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When the Spanish-American War began in 1898, Theodore Roosevelt set out to recruit and train the 1st U.S. Volunteer Cavalry Regiment, later christened the “Rough Riders,” a force with which he planned to conquer the Spanish army in Cuba.
Already annoyed by Spain’s colonial empire just off American shores, U.S. citizens were outraged by the hunger, disease and rumored atrocities visited upon the oppressed Cuban population under Spanish rule.
When the USS Maine battleship exploded in Havana Harbor under mysterious circumstances, Congress voted to go to war. Roosevelt resigned his position as assistant secretary of the Navy and called for recruits to fight in Cuba. He was deluged with applications.
Born in New York City, the second child of wealthy importer and philanthropist Theodore Roosevelt Sr., young Theodore entered politics after graduation from Harvard. In his book, The Boys of ’98: Theodore Roosevelt and the Rough Riders (Forge Books, 1999), Dale L. Walker suggests that Roosevelt’s passion for war stemmed from embarrassment that his own father had avoided service in the Civil War by hiring someone to take his place.
Whatever his motivation, the younger Roosevelt had an inexhaustible supply of nervous energy and charged through life at the pace of a stampeding steed.
Roosevelt had always loved the outdoors and admired the toughness of the cowboys who accompanied him on buffalo and javelina hunts. Their relentless teasing (the cowboys called him four-eyes because of his wire-rimmed glasses and poked fun at his Harvard language when he shouted, “Hasten forward quickly there”) only made him more determined to outride and outshoot these hard-twisted men.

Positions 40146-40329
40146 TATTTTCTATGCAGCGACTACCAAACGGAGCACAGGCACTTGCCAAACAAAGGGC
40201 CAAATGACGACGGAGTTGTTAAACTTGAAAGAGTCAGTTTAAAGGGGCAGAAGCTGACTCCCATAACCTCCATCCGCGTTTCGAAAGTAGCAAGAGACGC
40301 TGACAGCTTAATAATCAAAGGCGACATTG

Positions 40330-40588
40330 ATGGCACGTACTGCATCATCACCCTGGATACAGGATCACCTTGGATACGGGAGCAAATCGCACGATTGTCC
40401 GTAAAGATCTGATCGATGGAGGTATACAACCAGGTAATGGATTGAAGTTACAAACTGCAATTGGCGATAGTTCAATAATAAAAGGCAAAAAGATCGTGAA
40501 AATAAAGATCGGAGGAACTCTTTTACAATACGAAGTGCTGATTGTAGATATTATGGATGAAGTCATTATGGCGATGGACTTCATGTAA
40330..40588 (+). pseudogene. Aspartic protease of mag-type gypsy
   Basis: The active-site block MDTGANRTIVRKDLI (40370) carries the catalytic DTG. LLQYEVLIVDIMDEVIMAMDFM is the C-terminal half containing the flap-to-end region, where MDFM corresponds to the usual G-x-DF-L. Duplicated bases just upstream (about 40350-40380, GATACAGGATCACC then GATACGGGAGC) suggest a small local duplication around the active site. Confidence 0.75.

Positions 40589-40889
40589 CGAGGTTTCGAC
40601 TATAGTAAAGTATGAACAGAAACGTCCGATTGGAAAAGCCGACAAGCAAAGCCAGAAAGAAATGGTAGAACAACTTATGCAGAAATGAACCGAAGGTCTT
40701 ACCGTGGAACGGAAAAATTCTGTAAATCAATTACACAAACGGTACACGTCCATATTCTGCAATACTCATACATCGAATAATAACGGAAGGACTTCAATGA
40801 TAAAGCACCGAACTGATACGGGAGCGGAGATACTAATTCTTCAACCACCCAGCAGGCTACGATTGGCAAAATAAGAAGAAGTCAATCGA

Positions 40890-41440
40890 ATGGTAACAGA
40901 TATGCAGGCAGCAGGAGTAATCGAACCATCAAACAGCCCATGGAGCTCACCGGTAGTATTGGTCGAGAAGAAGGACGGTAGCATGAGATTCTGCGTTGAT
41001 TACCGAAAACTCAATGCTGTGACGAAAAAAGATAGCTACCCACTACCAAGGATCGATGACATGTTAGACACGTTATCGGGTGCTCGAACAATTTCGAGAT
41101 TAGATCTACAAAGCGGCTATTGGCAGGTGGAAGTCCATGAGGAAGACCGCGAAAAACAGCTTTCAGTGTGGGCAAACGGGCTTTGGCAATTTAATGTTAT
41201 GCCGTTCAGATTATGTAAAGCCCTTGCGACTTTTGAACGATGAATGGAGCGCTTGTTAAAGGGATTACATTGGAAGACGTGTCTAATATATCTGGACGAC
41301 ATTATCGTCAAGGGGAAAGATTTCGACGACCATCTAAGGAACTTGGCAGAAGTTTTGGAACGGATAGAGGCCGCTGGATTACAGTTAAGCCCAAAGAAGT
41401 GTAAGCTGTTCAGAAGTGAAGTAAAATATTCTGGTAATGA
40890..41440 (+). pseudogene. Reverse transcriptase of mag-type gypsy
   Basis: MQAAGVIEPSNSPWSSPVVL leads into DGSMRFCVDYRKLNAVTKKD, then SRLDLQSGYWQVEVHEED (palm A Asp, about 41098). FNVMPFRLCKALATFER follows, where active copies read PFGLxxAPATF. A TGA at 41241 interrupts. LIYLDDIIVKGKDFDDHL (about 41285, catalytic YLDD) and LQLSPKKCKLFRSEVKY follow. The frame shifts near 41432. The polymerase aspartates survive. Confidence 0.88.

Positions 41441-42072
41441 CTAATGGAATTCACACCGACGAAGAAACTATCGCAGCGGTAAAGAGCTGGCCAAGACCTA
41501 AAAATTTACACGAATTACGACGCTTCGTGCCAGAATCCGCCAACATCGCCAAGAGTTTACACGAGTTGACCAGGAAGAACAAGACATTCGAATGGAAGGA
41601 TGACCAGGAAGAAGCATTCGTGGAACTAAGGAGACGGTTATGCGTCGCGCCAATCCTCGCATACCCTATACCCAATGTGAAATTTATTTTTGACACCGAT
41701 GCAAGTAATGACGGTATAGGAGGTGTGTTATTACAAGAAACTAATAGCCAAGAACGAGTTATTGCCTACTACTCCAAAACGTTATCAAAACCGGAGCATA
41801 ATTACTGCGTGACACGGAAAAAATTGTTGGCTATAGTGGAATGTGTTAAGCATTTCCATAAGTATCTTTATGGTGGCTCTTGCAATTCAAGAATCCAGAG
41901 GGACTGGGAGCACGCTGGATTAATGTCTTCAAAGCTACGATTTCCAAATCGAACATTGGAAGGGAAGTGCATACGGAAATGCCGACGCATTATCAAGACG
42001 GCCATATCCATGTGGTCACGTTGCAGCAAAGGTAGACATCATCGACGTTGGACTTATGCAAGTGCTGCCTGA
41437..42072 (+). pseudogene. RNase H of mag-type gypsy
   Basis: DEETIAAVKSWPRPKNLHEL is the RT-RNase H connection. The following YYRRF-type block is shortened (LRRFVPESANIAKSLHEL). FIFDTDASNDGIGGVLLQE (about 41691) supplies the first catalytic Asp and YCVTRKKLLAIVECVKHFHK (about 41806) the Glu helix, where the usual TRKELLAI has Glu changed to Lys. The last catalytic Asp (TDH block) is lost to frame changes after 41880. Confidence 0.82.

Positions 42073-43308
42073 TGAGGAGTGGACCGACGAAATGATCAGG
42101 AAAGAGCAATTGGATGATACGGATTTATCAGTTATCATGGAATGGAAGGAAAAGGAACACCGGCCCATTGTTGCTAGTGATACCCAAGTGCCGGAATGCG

The war raged for 113 days in the spring and summer of 1898. Twenty-three thousand men responded to the call for a volunteer cavalry, among them cowboys, Native Americans, Ivy League athletes, heirs of Crockett and Tiffany, and New York policemen. “They must be as utterly reckless a set of desperados as ever sat in the saddle,” Roosevelt declared, and he chose with great care. An alarming number of inappropriate volunteers were diplomatically weeded out, including Buffalo Bill Cody, prizefighters James J. Corbett and Bob Fitzsimmons, Frank James, brother of Jesse James, and 600 Sioux Indians.
“We drew a great many recruits from Texas; and from nowhere did we get a higher average,” Roosevelt said, “for many of them had served in that famous body of frontier fighters, the Texas Rangers. Of course, these rangers needed no teaching. They were already trained to obey and to take responsibility.”
Volunteers from Arizona, New Mexico and Indian Territory joined the Texans near San Antonio at Camp Wood. Now called Roosevelt Park and located just off Interstate 10 near central San Antonio, the camp was a flat, grassy plain decorated with hoofprints and wedge-shaped tents set up beside a grove of cottonwood trees. Here, Roosevelt would shape the motley crew of ragtag recruits into an unstoppable fighting force.
Daily training began at 5:30 a.m. Roll call, stable call and breakfast preceded morning mounted drills during which close to 1,200 troops thundered across the plains in ragged formation, nearly obscured by clouds of dust. After supper, taps sounded, and a silent exodus began in the darkness as a fair number of the Rough Riders (a name given to the group by admiring newspaper reporters) crept away to the saloons of San Antonio.
On May 29, 1898, the Rough Riders traveled by train to Tampa, Florida. Their leader declared that they were so well prepared they could “whip Caesar’s Tenth Legion,” but then it was announced that only the horses of senior officers—and about half of the Rough Riders—would be put aboard the transport ships because of lack of space.
Roosevelt’s favorite horse, Little Texas, led the charge in Cuba during the Battle of San Juan Hill, but the Rough Riders followed on foot and took heavy casualties. About 25 percent of the regiment fell.
When word of the courageous charge reached U.S. shores and Spain was cast out of Cuba, Roosevelt became a popular hero whose political career charged ahead as well. “Roosevelt is an entertaining performer and a man to watch,” the Boston Globe reported, “but it would never do to permit such a man to get into the presidency. He would produce national insomnia.”
The words were prophetic. As president, Roosevelt would lead the United States more actively into world affairs guided by his favorite proverb, “Speak softly and carry a big stick.”
Martha Deeringer is a regular contributor.